The Scottish Wildlife Trust has welcomed a proposal for sites that will protect Berwickshire’s seals from harassment when they come ashore.
The stretch of coastline between Dunbar and Eyemouth, as well as the rocky area at the foot of the cliffs between Coldingham Loch and Cove Harbour form part of the proposed protection zones.
They were selected by the Scottish Government, based on advice from experts at the Sea Mammal Research Unit at the University of St Andrews, along with 192 other sites around Scotland.
The so-called ‘haul-out sites’ are places where seals come onto land to rest, breed or moult. During these activities they are particularly vulnerable to human interference.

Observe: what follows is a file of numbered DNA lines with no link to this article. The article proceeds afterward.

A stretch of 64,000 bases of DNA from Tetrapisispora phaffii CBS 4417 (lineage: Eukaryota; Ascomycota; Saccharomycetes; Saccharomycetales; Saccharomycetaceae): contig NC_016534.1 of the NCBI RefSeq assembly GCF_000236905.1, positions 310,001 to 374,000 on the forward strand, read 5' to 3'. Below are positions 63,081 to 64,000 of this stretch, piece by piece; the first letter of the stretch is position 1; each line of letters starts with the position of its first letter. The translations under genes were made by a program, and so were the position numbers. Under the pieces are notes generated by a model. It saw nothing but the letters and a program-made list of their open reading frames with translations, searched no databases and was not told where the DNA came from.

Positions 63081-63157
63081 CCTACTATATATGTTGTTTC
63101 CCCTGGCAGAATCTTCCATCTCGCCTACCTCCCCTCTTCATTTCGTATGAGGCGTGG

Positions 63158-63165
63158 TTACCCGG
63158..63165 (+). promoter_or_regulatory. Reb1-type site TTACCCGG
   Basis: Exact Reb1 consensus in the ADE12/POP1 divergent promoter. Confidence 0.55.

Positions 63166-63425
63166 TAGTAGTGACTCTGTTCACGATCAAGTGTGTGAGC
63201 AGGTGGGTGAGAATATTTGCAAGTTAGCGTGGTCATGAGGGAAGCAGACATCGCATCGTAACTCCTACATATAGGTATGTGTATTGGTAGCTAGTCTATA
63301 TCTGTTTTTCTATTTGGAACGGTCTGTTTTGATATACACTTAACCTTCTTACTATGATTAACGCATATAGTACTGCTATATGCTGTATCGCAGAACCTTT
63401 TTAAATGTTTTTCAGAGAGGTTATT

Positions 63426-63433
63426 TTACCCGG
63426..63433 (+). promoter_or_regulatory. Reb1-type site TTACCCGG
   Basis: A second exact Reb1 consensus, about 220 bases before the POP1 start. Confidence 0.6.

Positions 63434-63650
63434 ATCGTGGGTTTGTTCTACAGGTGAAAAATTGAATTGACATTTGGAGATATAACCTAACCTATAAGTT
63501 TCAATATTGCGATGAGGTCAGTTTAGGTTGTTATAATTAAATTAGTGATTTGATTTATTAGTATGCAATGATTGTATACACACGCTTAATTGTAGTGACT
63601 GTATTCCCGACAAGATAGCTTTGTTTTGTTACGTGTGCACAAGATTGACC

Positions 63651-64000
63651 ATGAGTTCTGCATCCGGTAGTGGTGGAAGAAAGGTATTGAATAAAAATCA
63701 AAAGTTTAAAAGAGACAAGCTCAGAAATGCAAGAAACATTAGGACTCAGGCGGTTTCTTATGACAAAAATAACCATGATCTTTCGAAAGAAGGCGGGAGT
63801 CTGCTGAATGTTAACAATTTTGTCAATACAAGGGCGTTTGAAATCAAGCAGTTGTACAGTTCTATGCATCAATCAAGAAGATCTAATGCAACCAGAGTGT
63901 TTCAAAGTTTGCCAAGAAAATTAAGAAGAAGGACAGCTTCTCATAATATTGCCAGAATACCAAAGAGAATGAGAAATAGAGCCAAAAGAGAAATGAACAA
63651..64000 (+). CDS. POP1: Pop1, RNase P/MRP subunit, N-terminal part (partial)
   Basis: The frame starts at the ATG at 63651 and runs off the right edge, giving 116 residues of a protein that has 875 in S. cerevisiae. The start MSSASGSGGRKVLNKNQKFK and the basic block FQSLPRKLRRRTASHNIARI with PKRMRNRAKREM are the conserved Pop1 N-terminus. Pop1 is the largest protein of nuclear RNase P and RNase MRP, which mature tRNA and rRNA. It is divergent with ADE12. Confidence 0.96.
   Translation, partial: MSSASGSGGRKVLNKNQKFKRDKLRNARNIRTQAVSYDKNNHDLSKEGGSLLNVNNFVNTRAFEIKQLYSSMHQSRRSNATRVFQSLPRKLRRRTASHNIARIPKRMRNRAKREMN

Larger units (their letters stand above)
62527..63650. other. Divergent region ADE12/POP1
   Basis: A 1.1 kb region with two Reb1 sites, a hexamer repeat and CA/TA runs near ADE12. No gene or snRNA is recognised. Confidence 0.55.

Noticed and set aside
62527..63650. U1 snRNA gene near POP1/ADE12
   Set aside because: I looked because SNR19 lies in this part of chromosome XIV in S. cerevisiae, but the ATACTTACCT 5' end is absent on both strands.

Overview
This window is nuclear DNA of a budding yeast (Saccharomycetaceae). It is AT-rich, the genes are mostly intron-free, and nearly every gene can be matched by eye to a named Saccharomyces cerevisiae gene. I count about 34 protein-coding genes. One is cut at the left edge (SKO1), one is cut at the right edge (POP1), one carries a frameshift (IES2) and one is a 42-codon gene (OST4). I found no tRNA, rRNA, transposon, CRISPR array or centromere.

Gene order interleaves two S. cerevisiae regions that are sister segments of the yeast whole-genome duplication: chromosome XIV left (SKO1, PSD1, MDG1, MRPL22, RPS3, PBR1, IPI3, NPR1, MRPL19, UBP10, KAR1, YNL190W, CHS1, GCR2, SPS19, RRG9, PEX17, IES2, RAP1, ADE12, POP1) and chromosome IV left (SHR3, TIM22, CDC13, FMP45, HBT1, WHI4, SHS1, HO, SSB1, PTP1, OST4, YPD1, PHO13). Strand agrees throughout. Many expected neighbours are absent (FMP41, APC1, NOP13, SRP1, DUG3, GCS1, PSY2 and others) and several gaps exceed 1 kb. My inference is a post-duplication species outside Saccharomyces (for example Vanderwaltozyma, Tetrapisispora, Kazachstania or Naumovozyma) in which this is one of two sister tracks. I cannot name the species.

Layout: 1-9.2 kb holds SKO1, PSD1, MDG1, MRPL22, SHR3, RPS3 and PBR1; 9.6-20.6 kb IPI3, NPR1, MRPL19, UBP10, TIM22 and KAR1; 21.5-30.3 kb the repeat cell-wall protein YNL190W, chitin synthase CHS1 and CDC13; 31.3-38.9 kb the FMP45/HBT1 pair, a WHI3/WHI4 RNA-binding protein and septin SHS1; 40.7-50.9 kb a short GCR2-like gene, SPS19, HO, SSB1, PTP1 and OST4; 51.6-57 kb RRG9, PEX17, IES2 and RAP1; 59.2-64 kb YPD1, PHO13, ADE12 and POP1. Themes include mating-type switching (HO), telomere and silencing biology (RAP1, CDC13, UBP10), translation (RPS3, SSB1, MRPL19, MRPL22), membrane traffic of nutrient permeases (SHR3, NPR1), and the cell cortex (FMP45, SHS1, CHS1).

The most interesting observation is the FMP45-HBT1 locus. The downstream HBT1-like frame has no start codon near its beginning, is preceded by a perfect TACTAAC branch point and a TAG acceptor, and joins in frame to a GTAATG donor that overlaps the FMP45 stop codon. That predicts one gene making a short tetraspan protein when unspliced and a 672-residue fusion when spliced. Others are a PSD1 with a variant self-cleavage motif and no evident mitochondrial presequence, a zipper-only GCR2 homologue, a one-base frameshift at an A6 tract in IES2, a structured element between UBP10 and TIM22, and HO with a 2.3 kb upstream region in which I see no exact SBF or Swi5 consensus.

Around a third of the world’s grey seals breed in Scottish colonies. The country holds nearly a quarter of the European harbour seal population, although several areas have seen major declines, with numbers down by 75% in Orkney, 30% in Shetland, and 85% in the Firth of Tay since 2000.
Living Seas Policy Officer for the Scottish Wildlife Trust, Alex Kinninmonth, said: “Seals should be free from harassment wherever they are, but the designation of these haul-out sites is certainly a step in the right direction.”